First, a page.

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Posts from ‘July, 2007’

Sun Microsystems Takes Important Step in Releasing Information

The Silicon Valley company’s general counsel, Mike Dillon, writes that on Monday Sun: will release our financial information first to the public via our website, RSS feeds and 8-K filing. Then, about 10 minutes later, we will release the information to the traditional private agencies and their paid subscribers. This is a step forward in […]

Interactive Map Helps Describe British Floods

The BBC Berkshire’s interactive flood map: takes the best photos and video sent in by you to, alongside reports from our correspondents around the county and flood warning information from the Environment Agency. This is a good example of how traditional media organizations — working with their audiences — can use mashup technology to […]

A Reminder of Free Speech's Value

BBC: Malaysia cracks down on bloggers. The Malaysian government has warned it could use tough anti-terrorism laws against bloggers who insult Islam or the country’s king. I remember visiting Malaysia in late 2001, and being assured by people in business and government that the Internet was going to truly remain a free-speech zone (unlike the […]

Wired Rehabilitates Martha Stewart

Am I the only one who said “Oh, please” after seeing Martha Stewart on the cover of this month’s Wired magazine? Well, at least they didn’t put Enron’s Jeff Skilling on the cover.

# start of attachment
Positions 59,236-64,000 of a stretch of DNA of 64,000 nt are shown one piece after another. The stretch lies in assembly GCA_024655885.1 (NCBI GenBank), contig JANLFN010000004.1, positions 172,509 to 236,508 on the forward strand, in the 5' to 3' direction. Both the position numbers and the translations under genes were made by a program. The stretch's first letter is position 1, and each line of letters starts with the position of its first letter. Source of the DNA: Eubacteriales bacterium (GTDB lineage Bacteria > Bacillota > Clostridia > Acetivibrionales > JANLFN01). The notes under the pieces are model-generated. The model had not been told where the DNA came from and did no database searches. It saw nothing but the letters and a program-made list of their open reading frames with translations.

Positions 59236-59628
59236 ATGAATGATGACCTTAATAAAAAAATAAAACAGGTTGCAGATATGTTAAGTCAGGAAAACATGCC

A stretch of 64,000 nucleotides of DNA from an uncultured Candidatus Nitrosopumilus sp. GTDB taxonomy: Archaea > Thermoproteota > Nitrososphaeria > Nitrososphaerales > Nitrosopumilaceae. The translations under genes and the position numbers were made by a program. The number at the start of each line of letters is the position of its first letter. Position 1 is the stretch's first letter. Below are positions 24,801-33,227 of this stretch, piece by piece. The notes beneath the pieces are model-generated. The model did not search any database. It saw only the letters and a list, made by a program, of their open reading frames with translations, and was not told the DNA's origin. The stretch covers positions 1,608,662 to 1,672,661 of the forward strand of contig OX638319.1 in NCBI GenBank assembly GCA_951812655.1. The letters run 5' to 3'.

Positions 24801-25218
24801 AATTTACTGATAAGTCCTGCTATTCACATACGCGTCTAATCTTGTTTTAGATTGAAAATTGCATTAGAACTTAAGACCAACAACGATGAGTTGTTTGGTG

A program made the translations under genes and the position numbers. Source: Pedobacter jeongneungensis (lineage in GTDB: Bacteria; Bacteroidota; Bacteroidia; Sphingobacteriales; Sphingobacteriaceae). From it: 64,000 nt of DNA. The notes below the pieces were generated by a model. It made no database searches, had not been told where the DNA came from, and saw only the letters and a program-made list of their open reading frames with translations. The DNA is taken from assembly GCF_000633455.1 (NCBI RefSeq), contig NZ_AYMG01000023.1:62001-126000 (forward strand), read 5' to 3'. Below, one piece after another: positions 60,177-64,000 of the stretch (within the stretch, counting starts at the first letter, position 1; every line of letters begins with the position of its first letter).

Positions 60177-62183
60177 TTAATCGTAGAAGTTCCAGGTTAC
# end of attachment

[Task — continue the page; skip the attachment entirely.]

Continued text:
Lies from Top Media People: Ho Hum?

The media column in the British Independent newspaper this week contains this remarkable passage, near the top: Robert Thomson, the present editor of The (London) Times, nonetheless seems quite likely to exchange his once great office for a job on The Wall Street Journal. This depends on Rupert Murdoch acquiring the American business title, which […]

'Advocacy Mashups' Take Mapping to Policy Realms

MSNBC: Advocacy mashups harness power of mapping. Advocacy mashups are tackling the most vexing problems of our time, from New Orleans post-Katrina clean-up to the possibility that some 2,300 Islamic mosques and schools across the country pose a homegrown terror threat. The Gentilly Project, which we’re helping with, is one of the most intriguing such […]

British Media Criticism: Fierce and Detailed

In London for a meeting with colleagues on a non-journalism project, I’ve been devouring the British press — noting, not for the first time, that the papers here do something that U.S. media folks do too little: tough media criticism. For example, the BBC is taking some serious lumps over an astonishing internal ethical mess, […]

Times Public Editor Off To Fast Start

Clark Hoyt, the New York Times’ new public editor (ombudsman), is off to a fast start. Today, in “Tiptoeing Around the Family Business,” he asks the paper to cover the story of the NY Times Company’s failings as a business: Amid all this turmoil, aggressively reported and analyzed in The Times, there has been a […]

Net Video Player Nearing Prime Time

The Participatory Culture Foundation has posted the latest pre-release (0.9.8) version of Miro, its renamed Internet multimedia player. The application is getting quite polished and useful.

News Organizations: Time to Say 'No' and Mean It

News Photographer Magazine: New NFL Vest Rule (With Sponsor Logos) Have Some Seeing Red. The National Football League has passed a new rule for the upcoming season that requires photographers at NFL games to wear red vests with Canon and Reebok logos on them, and the news is not being very well received by some […]